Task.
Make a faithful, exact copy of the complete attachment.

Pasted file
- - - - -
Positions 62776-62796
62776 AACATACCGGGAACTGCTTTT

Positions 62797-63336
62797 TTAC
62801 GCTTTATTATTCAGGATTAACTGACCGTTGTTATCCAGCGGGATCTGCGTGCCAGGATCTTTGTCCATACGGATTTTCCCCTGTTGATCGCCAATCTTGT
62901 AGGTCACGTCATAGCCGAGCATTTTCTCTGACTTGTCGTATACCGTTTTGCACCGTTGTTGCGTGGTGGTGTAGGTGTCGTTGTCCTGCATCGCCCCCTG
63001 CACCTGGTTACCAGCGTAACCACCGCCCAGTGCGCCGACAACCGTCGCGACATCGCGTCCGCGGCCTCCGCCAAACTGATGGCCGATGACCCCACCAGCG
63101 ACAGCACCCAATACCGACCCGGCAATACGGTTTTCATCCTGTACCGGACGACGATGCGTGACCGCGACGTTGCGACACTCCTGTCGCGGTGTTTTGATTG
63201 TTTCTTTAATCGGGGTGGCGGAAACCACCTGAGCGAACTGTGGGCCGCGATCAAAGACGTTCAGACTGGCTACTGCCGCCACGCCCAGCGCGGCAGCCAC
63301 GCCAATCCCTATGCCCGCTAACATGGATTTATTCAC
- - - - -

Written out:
Positions 62776-62796
62776 AACATACCGGGAACTGCTTTT

Positions 62797-63336
62797 TTAC
62801 GCTTTATTATTCAGGATTAACTGACCGTTGTTATCCAGCGGGATCTGCGTGCCAGGATCTTTGTCCATACGGATTTTCCCCTGTTGATCGCCAATCTTGT
62901 AGGTCACGTCATAGCCGAGCATTTTCTCTGACTTGTCGTATACCGTTTTGCACCGTTGTTGCGTGGTGGTGTAGGTGTCGTTGTCCTGCATCGCCCCCTG
63001 CACCTGGTTACCAGCGTAACCACCGCCCAGTGCGCCGACAACCGTCGCGACATCGCGTCCGCGGCCTCCGCCAAACTGATGGCCGATGACCCCACCAGCG
63101 ACAGCACCCAATACCGACCCGGCAATACGGTTTTCATCCTGTACCGGACGACGATGCGTGACCGCGACGTTGCGACACTCCTGTCGCGGTGTTTTGATTG
63201 TTTCTTTAATCGGGGTGGCGGAAACCACCTGAGCGAACTGTGGGCCGCGATCAAAGACGTTCAGACTGGCTACTGCCGCCACGCCCAGCGCGGCAGCCAC
63301 GCCAATCCCTATGCCCGCTAACATGGATTTATTCAC